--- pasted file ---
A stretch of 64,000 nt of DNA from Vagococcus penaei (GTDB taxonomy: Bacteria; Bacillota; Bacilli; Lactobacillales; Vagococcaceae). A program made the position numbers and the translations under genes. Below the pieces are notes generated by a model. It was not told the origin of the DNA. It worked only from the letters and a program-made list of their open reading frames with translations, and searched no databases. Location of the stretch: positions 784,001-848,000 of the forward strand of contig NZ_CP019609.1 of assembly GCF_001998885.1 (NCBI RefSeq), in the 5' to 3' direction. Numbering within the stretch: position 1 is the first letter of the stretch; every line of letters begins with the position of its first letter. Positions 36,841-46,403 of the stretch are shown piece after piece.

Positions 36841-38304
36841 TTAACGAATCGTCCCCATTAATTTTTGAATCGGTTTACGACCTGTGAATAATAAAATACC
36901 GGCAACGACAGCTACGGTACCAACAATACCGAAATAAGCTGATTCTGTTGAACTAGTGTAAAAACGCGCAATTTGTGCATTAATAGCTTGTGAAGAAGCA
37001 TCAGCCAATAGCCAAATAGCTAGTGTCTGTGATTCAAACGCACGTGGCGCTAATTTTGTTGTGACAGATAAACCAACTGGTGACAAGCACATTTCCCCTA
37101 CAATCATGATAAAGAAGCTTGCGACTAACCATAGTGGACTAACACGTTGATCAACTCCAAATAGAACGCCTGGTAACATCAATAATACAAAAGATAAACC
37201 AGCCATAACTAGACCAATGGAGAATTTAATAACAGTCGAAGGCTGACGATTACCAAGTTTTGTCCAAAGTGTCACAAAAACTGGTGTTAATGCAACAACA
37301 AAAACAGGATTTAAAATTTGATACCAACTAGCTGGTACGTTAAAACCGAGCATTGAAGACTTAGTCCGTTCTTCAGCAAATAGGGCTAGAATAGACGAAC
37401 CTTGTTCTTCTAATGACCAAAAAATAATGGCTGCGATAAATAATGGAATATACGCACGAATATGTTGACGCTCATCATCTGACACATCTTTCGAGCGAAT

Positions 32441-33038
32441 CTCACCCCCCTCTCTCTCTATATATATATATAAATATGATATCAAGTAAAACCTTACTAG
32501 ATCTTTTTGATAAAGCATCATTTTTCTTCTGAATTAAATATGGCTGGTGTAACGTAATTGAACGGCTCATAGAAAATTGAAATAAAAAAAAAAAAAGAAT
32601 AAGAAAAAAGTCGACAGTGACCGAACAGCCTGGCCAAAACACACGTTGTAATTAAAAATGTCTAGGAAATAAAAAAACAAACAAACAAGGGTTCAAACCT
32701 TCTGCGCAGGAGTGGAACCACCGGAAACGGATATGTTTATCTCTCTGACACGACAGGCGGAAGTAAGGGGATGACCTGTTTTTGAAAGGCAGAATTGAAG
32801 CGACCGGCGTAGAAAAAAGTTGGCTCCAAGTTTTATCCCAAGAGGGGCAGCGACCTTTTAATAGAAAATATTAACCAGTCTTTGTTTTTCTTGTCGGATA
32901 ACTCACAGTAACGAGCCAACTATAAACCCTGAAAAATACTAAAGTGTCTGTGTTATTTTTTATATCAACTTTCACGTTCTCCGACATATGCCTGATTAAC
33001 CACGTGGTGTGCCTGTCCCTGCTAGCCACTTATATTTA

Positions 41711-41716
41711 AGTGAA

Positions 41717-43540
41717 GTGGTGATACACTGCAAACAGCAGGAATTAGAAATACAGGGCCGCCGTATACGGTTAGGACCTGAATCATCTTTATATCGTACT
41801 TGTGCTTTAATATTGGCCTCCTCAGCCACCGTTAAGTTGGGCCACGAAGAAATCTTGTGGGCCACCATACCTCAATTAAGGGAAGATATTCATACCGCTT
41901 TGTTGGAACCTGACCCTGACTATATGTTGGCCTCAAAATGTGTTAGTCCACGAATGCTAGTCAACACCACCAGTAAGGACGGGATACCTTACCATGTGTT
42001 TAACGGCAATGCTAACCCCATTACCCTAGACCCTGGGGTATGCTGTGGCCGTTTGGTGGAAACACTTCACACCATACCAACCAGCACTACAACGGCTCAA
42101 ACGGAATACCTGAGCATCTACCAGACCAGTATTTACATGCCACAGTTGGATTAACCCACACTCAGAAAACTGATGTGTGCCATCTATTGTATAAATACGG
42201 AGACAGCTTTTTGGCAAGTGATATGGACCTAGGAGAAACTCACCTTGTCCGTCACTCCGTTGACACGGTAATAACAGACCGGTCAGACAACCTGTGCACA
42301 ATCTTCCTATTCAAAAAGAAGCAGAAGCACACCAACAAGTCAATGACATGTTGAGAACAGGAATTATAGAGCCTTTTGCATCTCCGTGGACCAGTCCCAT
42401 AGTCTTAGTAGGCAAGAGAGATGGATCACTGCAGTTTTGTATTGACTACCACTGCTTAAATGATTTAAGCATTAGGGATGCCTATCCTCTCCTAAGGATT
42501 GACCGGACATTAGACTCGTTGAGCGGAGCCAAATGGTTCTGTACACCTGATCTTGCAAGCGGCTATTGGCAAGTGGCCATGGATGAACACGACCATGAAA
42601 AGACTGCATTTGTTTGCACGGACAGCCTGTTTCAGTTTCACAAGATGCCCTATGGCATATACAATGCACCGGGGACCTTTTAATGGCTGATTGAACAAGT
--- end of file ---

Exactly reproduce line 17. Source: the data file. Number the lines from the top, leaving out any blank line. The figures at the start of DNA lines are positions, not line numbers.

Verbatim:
33001 CACGTGGTGTGCCTGTCCCTGCTAGCCACTTATATTTA